First Appointment with a Bankruptcy Lawyer
Which ones to bring
Although it might seem like quite an inconvenience to have to round up records and documents, it’s worth remembering that these disclosures are required by the bankruptcy law before the court will grant you a discharge of your debts. And in fact, before your case even gets to that point, your petition will be reviewed for completeness of disclosure by the case trustee, who will supplement his or her actual reading of your petition with a number of verbal questions at the creditors’ meeting*, including a summary question along the lines of: “Does your petition accurately and fully list all assets and liabilities?”
Aggravated Assault - We Can Help You
What is Aggravated Assault
“Aggravated Assault” – what is it? Under Pennsylvania law, there are nine categories of acts that fall under the general heading Aggravated Assault. The vast majority of cases, however, fall into just two of those categories. Those two categories are, to paraphrase the Pennsylvania Crimes Code, (1) to cause or attempt to cause serious bodily harm to another, or (2) to cause or attempt to cause bodily injury to another with a deadly weapon.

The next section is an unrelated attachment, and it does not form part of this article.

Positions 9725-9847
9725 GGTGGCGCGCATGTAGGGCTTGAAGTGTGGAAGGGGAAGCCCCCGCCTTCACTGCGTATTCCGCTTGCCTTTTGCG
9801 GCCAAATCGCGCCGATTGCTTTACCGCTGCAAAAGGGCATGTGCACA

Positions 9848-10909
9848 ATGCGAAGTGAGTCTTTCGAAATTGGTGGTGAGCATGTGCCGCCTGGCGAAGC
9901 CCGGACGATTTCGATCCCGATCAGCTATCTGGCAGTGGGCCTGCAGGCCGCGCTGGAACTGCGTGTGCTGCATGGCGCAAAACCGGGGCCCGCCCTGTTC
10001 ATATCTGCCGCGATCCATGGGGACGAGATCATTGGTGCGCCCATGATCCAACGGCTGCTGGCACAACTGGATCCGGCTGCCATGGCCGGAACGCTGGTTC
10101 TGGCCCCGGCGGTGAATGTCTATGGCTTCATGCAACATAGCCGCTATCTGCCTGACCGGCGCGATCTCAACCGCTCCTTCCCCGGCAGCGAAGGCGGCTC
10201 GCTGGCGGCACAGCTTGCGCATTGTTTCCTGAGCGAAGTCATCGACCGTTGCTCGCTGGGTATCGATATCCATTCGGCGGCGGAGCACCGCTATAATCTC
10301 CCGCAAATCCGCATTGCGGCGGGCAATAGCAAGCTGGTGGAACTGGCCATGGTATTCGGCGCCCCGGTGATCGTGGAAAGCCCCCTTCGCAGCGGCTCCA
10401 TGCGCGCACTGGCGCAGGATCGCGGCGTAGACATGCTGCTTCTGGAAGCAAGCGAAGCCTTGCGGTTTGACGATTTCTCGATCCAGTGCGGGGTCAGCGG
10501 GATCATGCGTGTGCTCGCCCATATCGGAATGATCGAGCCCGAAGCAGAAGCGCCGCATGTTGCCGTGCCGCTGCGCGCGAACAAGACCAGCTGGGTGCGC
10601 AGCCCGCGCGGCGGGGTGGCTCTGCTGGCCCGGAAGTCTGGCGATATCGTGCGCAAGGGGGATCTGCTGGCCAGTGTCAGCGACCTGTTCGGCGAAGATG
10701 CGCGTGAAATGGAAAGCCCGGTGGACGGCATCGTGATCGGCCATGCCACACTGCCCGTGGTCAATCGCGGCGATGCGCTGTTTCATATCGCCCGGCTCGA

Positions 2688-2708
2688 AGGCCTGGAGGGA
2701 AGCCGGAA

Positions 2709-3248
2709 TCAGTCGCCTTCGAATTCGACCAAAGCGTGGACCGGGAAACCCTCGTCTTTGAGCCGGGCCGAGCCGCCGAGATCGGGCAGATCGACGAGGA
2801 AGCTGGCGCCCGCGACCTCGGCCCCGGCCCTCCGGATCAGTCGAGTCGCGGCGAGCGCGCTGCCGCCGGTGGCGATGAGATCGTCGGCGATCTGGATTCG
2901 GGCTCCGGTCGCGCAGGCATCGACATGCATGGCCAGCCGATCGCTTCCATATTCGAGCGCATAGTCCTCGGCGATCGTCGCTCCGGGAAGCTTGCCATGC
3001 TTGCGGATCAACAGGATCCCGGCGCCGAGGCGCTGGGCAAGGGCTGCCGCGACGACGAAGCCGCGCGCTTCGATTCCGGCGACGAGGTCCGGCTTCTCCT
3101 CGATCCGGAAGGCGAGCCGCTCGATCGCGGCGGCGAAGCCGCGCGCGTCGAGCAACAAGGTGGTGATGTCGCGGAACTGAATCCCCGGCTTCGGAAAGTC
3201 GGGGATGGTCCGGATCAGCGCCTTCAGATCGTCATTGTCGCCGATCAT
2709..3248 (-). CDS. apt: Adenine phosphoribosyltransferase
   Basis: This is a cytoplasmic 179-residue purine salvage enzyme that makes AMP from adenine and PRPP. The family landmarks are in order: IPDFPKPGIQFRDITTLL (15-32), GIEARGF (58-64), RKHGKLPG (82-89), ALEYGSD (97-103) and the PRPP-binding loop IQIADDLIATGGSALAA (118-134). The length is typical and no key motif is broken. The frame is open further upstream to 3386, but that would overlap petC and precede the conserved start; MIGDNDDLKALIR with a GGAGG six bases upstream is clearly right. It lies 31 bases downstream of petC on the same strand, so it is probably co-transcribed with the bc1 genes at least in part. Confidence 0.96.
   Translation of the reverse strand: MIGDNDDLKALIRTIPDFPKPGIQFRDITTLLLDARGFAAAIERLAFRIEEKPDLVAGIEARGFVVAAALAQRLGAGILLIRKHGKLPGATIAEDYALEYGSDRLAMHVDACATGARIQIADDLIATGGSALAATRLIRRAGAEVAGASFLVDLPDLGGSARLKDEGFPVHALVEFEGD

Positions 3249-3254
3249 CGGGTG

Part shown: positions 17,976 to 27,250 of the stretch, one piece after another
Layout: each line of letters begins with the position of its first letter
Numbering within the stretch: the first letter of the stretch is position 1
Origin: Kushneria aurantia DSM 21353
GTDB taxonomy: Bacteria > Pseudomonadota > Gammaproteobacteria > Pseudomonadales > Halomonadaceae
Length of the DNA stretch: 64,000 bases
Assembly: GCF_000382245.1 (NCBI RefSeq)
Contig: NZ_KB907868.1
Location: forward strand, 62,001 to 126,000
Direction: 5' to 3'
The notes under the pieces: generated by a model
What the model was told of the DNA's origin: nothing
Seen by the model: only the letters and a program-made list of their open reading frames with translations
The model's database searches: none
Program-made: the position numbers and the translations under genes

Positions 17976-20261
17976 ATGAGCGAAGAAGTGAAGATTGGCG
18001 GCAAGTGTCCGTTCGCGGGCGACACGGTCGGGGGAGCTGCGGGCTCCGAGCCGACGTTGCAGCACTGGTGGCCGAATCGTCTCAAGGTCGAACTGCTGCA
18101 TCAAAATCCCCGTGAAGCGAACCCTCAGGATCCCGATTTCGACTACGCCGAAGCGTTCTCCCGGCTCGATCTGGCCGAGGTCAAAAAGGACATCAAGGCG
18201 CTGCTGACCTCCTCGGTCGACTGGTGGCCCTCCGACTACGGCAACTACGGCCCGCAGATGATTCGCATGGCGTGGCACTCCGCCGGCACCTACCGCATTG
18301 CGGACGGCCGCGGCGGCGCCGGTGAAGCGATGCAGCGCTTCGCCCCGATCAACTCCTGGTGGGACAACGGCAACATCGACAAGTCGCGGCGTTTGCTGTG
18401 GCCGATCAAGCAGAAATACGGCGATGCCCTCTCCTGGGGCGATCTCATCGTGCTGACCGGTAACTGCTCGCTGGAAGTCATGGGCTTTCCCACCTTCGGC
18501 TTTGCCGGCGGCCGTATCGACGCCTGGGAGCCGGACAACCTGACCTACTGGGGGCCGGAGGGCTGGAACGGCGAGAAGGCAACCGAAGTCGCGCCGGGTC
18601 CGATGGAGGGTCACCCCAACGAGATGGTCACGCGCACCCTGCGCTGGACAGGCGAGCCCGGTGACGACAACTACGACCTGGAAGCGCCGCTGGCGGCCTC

Chapter 7 and 13
Chapter 7 and Chapter 13 Help
Chapter 7, sometimes referred to as “straight”, or “liquidation” bankruptcy, is designed for debtors (individuals like you) in financial difficulty who do not have the ability to pay their existing debts. The main purpose of bankruptcy law is, in fact, to give to a person who is hopelessly burdened with debt a ‘fresh start’ by wiping out his or her debts.
Chapter 13 bankruptcy, also known as a “reorganization bankruptcy”, is filed by debtors who have enough disposable income to pay off a portion, generally at least twenty percent, of their debts over a period not exceeding five years. Typical repayment plan periods are 3, 4, or 5 years. This type of chapter 13 bankruptcy makes sense for those who have, and want to keep, property with a fair market value in excess of the statutory exemption limits (for example, the exemption limit for jewelry is $1,600; for household goods, furnishings, and appliances it’s $12,625).